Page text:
Criminal Procedure Legislation of Bosnia and Herzegovina: Current Situation and Problems
10. Duration of the Investigation
The investigation in Bosnia and Herzegovina must be completed within six months from the day an investigation order was issued at the latest. It is common in practice that the prosecutors, es-pecially when cases are complex, undertake investigative actions even before the order is issued.
This has resulted from the legal provision which does not make a distinction between investiga-tions in terms of their difficulty and complexity in particular criminal cases prescribing the same deadline for the conclusion of all investigations.
The issue of the duration of investigations has been addressed by the Constitutional Court of BiH (as a constitutional issue) in several cases. In the most recent case (appeal no. AP 4340/10 of 15 January 2014), the appellant has addressed the Constitutional Court of BiH claiming that the in-vestigation in the case in question had not been concluded within „reasonable time“ pursuant to Article II/3e) of the Constitution of BiH and Article 6, para. 1 of the European Convention for the Protection of Human Rights and Fundamental Freedoms,34 so the proceedings were at the time of the appeal still at the investigation stage. With regard to the cited claims made by the appellant, the Constitutional Court found that the appeal is permissable pursuant to Article 16, para. 3 of the Rules of the Constitutional Court.35 Namely, according to Article 16, para. 3 of the the Rules of the Constitutional Court, the Constitutional Court may take into consideration an appeal even when the competent court has not yet rendered a decision regarding the merit of the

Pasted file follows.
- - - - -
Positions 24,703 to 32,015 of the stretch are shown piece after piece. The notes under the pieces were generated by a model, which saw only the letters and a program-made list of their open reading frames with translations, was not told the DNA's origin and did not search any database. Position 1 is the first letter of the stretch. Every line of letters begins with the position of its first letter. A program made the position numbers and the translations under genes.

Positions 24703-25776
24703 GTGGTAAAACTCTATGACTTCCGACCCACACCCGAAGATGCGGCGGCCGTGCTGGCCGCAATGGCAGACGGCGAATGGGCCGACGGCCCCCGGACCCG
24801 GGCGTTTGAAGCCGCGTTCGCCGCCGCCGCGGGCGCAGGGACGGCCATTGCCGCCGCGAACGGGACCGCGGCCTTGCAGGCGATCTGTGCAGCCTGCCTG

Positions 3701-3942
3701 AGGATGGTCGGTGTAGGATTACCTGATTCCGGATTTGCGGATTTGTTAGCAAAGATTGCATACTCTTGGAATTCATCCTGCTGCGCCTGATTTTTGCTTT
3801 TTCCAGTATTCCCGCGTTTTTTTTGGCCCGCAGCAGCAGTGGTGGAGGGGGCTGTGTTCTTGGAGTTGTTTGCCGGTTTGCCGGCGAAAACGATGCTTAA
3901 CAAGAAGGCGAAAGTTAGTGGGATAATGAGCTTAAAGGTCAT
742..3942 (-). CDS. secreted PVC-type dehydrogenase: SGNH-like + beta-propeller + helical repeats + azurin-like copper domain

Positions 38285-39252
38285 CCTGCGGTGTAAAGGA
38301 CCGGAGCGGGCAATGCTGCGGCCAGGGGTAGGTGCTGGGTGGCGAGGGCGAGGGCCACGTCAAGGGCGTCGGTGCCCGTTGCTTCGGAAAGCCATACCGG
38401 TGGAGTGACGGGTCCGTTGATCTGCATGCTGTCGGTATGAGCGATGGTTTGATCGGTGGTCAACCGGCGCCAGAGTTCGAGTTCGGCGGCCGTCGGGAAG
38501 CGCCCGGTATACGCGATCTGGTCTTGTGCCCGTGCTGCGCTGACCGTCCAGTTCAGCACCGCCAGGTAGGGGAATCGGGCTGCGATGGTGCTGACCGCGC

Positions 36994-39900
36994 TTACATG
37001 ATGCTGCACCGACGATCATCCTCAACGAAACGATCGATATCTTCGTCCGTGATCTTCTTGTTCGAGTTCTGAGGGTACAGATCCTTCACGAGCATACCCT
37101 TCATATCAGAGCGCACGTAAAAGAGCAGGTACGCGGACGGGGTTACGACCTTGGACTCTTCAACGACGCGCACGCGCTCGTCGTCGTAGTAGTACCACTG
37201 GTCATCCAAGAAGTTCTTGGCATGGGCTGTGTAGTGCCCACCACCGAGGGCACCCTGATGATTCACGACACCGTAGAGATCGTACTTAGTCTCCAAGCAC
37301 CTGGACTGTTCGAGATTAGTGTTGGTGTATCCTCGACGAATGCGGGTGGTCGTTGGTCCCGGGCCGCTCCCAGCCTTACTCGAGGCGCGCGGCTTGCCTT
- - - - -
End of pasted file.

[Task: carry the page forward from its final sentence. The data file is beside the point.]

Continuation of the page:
33 Article 15, para. 6 of the Agreement between the Council of Ministers of BiH and the Government of the Republic of Croatia on Police Cooperation in the Fight against Cross-Border Crime (Official Gazette of BiH – International Agreements no. 9/11).
34 Hereinafter: the European Convention.
35 Official Gazette of BiH no. 60/05, 64/08 and 51/09.
case if the appeal alleges serious violations of the rights and fundamental freedoms which are protected by the Constitution of BiH or international agreements which are to be implemented in Bosnia and Herzegovina. In addition, the Constitutional Court notes that the existing legal provisions do not offer the suspect a possibility to appeal against the duration of the investigati-on, i.e. to raise this issue before the ordinary court within the investigative proceedings.
The Constitutional Court of BiH holds that in this particular case the appellant is subject to
„charges“ as referred to under Article 6, para. 1 of the European Convention, therefore all the gu-arantees of the right to a fair trial including the right to a decision within reasonable time in the criminal proceedings must be available. Instead of a special justification of such a conclusion, the Constitutional Court has invoked its Decision on Permissibility and Merit no. AP 2130/09 of 28 May 2010, item 47.36